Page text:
As a typical example, a Patent Examiner will search for prior art (publications of your idea, or something close to your idea, by other people). If the Patent Examiner finds some prior art, he or she will typically issue a rejection of your patent application, and outline the reasons for that rejection in the First Office Action. In particular, the Patent Examiner is supposed to outline how the claims (the section describing what you want to prevent people from copying) in your patent application match up to the prior art he or she found; this is what is referred to as demonstrating how your claims “read on the prior art.”

A lot of patent applicants get frustrated when going through a First Office Action. For instance, a typical reaction is “[t]his prior art is completely different than my invention.” And patent applicants are often correct in a real-world sense, but Patent Examiners are given quite a bit of leeway by the MPEP during patent examination. A Patent Examiner is allowed to construe a patent claim according to its “broadest reasonable interpretation” (BRI). As a result, a Patent Examiner is permitted to stretch a patent claim to read on a prior art reference if the claim language can be reasonably considered to be so broad that it extends well beyond the scope of the invention contemplated by the inventor to a prior art reference that is just so completely different to the inventor.

Response to a first office action

As previously mentioned, receiving a first Office Action is quite commonplace – it is basically the norm, but it also marks the starting point for the back-and-forth between the registered USPTO registered patent attorney, or patent agent, representing the inventor and the Patent Examiner.
The patent attorney may prepare a Response (akin to a legal brief) to the First Office Action. The Response is supposed to answer each and every one of the Patent Examiner’s rejections, and explain why the rejections should be withdrawn.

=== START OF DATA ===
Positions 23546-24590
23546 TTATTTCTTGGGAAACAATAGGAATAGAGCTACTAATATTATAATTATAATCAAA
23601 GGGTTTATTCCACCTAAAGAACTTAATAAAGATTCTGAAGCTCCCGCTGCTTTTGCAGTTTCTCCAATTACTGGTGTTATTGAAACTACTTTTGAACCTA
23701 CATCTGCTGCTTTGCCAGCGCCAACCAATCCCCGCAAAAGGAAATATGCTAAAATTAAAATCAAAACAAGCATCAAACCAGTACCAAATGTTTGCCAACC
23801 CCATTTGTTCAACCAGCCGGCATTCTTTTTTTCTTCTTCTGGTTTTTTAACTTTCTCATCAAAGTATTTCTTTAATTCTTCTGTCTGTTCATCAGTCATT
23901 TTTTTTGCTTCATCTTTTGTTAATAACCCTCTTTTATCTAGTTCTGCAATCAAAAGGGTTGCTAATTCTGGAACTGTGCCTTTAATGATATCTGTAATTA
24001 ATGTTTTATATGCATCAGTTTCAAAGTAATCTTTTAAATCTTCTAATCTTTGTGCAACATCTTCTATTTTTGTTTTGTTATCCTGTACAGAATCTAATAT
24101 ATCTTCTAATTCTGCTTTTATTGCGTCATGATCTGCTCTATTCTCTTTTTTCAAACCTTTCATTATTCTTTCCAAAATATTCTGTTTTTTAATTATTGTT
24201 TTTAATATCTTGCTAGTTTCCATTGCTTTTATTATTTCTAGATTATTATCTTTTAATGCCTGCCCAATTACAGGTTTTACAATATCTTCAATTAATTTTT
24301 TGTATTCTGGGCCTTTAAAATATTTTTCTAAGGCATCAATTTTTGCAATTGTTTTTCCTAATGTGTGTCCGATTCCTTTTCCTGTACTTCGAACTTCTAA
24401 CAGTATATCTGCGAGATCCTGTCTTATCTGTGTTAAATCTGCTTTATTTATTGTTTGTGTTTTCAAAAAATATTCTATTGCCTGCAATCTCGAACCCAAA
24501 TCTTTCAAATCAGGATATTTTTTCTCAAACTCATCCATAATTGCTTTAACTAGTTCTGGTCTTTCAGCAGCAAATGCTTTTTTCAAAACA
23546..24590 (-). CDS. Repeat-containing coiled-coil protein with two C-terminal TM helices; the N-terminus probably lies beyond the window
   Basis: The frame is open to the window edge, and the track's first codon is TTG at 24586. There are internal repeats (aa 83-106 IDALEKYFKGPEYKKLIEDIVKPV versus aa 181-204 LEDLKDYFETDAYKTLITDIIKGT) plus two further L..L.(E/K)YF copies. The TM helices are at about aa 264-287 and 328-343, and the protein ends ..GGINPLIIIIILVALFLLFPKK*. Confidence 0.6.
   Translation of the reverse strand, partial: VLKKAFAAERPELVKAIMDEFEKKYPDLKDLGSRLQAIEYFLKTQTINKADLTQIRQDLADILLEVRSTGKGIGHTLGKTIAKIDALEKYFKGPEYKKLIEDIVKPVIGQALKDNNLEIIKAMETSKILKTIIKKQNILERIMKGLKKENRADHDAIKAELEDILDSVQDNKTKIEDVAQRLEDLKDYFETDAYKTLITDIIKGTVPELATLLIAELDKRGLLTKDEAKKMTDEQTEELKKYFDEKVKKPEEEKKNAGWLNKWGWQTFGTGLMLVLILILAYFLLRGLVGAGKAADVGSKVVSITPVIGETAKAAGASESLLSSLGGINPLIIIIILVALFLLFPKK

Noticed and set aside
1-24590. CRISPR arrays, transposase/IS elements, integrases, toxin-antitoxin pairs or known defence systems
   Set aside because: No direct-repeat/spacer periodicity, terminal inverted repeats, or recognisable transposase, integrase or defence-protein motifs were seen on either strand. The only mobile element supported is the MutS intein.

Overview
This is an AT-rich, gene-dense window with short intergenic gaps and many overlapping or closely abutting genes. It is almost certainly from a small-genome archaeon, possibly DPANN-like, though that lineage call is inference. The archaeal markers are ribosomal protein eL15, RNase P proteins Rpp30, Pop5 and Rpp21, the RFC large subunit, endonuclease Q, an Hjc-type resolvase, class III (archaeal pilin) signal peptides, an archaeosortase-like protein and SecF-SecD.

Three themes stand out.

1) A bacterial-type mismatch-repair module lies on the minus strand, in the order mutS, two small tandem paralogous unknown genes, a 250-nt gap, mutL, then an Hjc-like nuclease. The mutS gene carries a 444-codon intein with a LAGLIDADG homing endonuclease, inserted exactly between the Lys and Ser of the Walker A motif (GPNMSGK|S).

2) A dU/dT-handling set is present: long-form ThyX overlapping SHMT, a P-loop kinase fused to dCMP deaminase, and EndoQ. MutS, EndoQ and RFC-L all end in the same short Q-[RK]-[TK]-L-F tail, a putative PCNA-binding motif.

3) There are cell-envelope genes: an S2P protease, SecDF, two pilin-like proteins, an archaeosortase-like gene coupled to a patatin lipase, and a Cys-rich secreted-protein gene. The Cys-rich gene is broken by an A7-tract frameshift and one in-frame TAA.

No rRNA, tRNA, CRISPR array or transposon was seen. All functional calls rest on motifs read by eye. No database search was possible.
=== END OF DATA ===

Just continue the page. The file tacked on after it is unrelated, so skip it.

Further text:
Strategies for response to a first office action

The attorney may employ a number of different strategies in the Response. First, and foremost, an analysis should be performed to determine if the Patent Examiner is even correct. Although the Patent Examiner is permitted to use BRI, the First Office Action still has the burden of providing what is called a “prima facie” case that each and every claim element of your invention can indeed be found in the prior art. If not, the patent attorney can outline in the Response, via arguments, why the prior art does not “teach” your claimed invention.

Second, your patent lawyer may employ the tactic of what is referred to as “amending the claims.” This basically involves narrowing the language of the patent claims to exclude the subject matter taught by the prior art reference(s). Maybe the Examiner was correct in asserting that the claims-as-filed were too overreaching, to the point that they extended way beyond what the inventor even contemplated as his or her invention. And such recognition may not be apparent to the inventor until being made aware of such prior art by the Examiner. Accordingly, the patent attorney may amend the patent claims to narrow them to distinguish over the prior art cited by the Patent Examiner, while still being broad enough to encompass the invention contemplated by the inventor(s).

Also, a hybrid approach may be taken. It is not uncommon for a Response to have both arguments and claim amendments. Specifically, your attorney may find that the Examiner has drawn the correct conclusion on some of the patent claims, thereby necessitating amendment, but that other patent claims may be distinguished over the prior art via arguments.

Request an interview with the patent examiner

Finally, the attorney may request an interview with the Patent Examiner after the mailing of the First Office Action. Such interviews, which may be conducted telephonically or in-person, allow the attorney to get a better understanding of why the Examiner rejected the patent claims, and that may help the attorney in preparing the written Response to the First Office Action. There is no golden rule about the efficacy of interviews. Sometimes the dynamic between the attorney and the Patent Examiner is far more effective via an interview than on paper, which leads to a productive interview. In other instances, the attorney and the Examiner may simply communicate better on paper than through an interview. The decision of whether or not to request an interview may be an important decision for the patent attorney to make, and may affect how quickly or slowly a patent is granted.